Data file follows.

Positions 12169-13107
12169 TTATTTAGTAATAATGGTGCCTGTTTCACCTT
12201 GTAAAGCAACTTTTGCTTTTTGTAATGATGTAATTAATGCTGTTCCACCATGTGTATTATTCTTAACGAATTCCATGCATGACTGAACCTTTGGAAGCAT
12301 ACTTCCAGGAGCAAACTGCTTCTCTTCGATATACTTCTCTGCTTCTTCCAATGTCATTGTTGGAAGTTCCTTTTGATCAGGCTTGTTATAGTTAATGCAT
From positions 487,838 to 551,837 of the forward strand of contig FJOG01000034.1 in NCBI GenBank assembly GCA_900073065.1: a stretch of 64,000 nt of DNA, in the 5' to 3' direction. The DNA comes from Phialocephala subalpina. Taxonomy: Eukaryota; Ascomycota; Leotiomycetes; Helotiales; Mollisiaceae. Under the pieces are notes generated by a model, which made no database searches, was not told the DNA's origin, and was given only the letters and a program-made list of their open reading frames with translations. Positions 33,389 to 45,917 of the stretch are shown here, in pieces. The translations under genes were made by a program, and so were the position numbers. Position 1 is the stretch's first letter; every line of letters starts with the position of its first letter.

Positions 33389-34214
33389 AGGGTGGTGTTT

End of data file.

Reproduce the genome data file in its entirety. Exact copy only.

Positions 12169-13107
12169 TTATTTAGTAATAATGGTGCCTGTTTCACCTT
12201 GTAAAGCAACTTTTGCTTTTTGTAATGATGTAATTAATGCTGTTCCACCATGTGTATTATTCTTAACGAATTCCATGCATGACTGAACCTTTGGAAGCAT
12301 ACTTCCAGGAGCAAACTGCTTCTCTTCGATATACTTCTCTGCTTCTTCCAATGTCATTGTTGGAAGTTCCTTTTGATCAGGCTTGTTATAGTTAATGCAT
From positions 487,838 to 551,837 of the forward strand of contig FJOG01000034.1 in NCBI GenBank assembly GCA_900073065.1: a stretch of 64,000 nt of DNA, in the 5' to 3' direction. The DNA comes from Phialocephala subalpina. Taxonomy: Eukaryota; Ascomycota; Leotiomycetes; Helotiales; Mollisiaceae. Under the pieces are notes generated by a model, which made no database searches, was not told the DNA's origin, and was given only the letters and a program-made list of their open reading frames with translations. Positions 33,389 to 45,917 of the stretch are shown here, in pieces. The translations under genes were made by a program, and so were the position numbers. Position 1 is the stretch's first letter; every line of letters starts with the position of its first letter.

Positions 33389-34214
33389 AGGGTGGTGTTT